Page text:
NB: This is a report by Murray Cox, Founder of Inside Airbnb and Tom Slee, Author of “What’s Yours is Mine”
As part of its recent transparency initiative, Airbnb made public a snapshot of its New York City business as of November 17, 2015. The company used the snapshot to paint a 1 picture of its business, claiming that “95% of our entire home hosts share only one listing”, and forecasting that the revenue earned by hosts with three or more listings will 2 fall from 25% of the total to 7% for 2015-2016.
This report shows that the snapshot was photoshopped. In the days leading up to November 17, Airbnb ensured a favorable picture by carrying out a one-time targeted purge of over 1,000 listings. The company then misrepresented November 17 as a typical day in the company’s operations.
The graph on the front page is a centerpiece of the report. It shows that any decrease in listings belonging to multiple-listing hosts can be attributed to a single event, immediately before November 17, when such listings plummeted from 19% to 10% of the total.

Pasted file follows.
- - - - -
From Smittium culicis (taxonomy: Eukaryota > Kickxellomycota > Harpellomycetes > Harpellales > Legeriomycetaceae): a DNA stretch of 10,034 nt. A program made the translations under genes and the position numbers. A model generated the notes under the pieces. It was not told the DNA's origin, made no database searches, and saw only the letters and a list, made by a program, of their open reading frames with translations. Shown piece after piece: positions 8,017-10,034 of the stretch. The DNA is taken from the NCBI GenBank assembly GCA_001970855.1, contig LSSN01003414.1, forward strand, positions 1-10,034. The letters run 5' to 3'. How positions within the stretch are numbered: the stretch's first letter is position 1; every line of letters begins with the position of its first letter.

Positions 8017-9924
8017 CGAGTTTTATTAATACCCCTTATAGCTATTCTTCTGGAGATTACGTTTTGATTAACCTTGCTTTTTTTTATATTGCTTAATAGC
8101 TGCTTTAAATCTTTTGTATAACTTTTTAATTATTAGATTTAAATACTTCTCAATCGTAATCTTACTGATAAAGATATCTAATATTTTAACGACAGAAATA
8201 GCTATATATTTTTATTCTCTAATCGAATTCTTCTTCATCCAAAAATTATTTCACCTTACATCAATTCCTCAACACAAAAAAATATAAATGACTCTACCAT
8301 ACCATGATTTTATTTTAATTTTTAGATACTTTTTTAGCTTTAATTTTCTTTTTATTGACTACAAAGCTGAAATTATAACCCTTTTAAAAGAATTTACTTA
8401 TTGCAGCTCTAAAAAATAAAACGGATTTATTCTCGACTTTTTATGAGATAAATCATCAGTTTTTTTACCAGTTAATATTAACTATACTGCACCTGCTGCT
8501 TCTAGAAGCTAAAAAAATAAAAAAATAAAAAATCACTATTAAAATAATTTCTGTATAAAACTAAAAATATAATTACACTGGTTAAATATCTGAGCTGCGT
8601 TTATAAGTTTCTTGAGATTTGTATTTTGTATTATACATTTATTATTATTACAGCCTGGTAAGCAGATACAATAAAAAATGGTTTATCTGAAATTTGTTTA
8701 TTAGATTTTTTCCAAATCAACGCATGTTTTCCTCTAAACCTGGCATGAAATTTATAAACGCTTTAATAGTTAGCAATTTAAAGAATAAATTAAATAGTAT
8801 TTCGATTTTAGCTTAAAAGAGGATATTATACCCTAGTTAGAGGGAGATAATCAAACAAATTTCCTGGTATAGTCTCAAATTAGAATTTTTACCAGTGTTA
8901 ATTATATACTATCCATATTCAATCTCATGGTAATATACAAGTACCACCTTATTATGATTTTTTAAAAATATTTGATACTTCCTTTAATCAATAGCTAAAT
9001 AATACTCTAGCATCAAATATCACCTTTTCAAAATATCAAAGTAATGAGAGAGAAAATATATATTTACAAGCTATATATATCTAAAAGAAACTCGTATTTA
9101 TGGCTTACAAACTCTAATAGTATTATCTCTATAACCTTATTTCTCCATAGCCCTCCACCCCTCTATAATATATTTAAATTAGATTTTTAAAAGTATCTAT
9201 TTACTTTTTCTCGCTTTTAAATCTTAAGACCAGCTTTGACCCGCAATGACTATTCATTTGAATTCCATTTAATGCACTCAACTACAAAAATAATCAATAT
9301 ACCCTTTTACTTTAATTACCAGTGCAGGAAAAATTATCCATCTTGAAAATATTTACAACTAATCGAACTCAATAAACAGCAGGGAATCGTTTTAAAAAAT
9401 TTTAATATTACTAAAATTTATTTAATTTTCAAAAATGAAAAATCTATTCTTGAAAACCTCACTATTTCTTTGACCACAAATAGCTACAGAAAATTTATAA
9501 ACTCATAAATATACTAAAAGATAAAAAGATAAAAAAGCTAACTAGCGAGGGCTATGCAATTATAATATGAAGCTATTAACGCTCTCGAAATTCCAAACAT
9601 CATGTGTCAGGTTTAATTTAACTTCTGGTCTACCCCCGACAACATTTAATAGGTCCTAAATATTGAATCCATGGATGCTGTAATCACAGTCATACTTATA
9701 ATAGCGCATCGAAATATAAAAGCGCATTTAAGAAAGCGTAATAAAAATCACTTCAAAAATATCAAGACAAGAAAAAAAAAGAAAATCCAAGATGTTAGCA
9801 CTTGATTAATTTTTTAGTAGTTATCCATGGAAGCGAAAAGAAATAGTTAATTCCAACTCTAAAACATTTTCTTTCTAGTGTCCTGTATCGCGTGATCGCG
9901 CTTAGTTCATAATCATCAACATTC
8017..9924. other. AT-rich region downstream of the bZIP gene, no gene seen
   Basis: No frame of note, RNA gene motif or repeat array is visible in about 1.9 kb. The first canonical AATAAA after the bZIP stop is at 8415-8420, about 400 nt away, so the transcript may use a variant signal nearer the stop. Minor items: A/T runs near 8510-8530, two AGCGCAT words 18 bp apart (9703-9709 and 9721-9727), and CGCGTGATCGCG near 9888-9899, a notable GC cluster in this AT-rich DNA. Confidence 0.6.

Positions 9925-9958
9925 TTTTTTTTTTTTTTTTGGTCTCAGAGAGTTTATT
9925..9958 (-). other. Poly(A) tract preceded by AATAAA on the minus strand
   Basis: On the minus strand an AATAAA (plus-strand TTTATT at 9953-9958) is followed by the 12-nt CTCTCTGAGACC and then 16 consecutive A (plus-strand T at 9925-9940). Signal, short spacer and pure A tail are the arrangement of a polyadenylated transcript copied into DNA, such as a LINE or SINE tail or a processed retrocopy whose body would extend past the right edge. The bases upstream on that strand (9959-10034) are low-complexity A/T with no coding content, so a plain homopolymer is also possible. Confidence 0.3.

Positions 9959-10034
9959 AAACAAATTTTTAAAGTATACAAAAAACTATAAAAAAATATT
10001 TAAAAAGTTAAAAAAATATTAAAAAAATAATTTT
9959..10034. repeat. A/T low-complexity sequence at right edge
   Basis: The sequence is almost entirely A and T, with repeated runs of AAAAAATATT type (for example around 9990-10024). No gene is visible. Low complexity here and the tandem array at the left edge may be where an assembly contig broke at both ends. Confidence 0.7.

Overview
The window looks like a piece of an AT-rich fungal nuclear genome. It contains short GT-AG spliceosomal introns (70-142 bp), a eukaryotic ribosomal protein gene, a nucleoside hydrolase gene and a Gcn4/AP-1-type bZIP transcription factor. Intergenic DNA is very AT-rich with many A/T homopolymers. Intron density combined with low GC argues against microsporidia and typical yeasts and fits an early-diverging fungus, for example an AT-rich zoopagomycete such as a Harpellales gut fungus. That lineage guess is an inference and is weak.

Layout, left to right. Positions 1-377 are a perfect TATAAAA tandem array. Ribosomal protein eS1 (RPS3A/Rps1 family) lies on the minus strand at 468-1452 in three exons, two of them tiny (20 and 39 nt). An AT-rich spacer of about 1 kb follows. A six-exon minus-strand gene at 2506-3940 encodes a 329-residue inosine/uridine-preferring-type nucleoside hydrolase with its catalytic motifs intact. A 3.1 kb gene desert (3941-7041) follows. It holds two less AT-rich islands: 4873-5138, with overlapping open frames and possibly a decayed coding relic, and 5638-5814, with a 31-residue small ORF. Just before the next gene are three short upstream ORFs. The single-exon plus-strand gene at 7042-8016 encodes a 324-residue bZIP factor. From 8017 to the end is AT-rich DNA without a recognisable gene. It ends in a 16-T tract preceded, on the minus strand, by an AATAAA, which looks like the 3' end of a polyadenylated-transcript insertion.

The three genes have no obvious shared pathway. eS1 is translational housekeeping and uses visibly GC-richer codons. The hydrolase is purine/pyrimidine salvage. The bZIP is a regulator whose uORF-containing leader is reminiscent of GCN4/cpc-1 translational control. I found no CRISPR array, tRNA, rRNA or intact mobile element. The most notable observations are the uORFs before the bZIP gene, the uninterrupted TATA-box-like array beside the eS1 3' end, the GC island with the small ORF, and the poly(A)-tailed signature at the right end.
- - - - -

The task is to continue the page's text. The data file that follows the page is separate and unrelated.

This report also shows that the November purge is not part of Airbnb’s regular enforcement activities: no similar intervention took place on the owners of multiple “Private room” listings in New York, and data from other major markets in North America and elsewhere show no remotely comparable intervention. The report shows that the purge was limited to the exact data set that Airbnb presented to the public, and on which it based the claims it made to major news outlets.
The intervention was so specific, and the timing so close to the date of the New York City snapshot, that the conclusion is inescapable: Airbnb removed listings from its site so that its data set would paint a more attractive picture of its business, to better influence media and public opinion. It was a cover-up, not a move to transparency.
In presenting the data, Airbnb hid the purge of unwanted listings by claiming that its forecasts were based on “historical trends”. This data manipulation by Airbnb, in pursuit of its public relations goals and as part of its resistance to regulation, shows that the company has no commitment to transparency.
An “open and transparent company” does not sweep part of its business under the carpet before letting outsiders look around; a company that truly co-operates with cities would be open about the changes on its platform.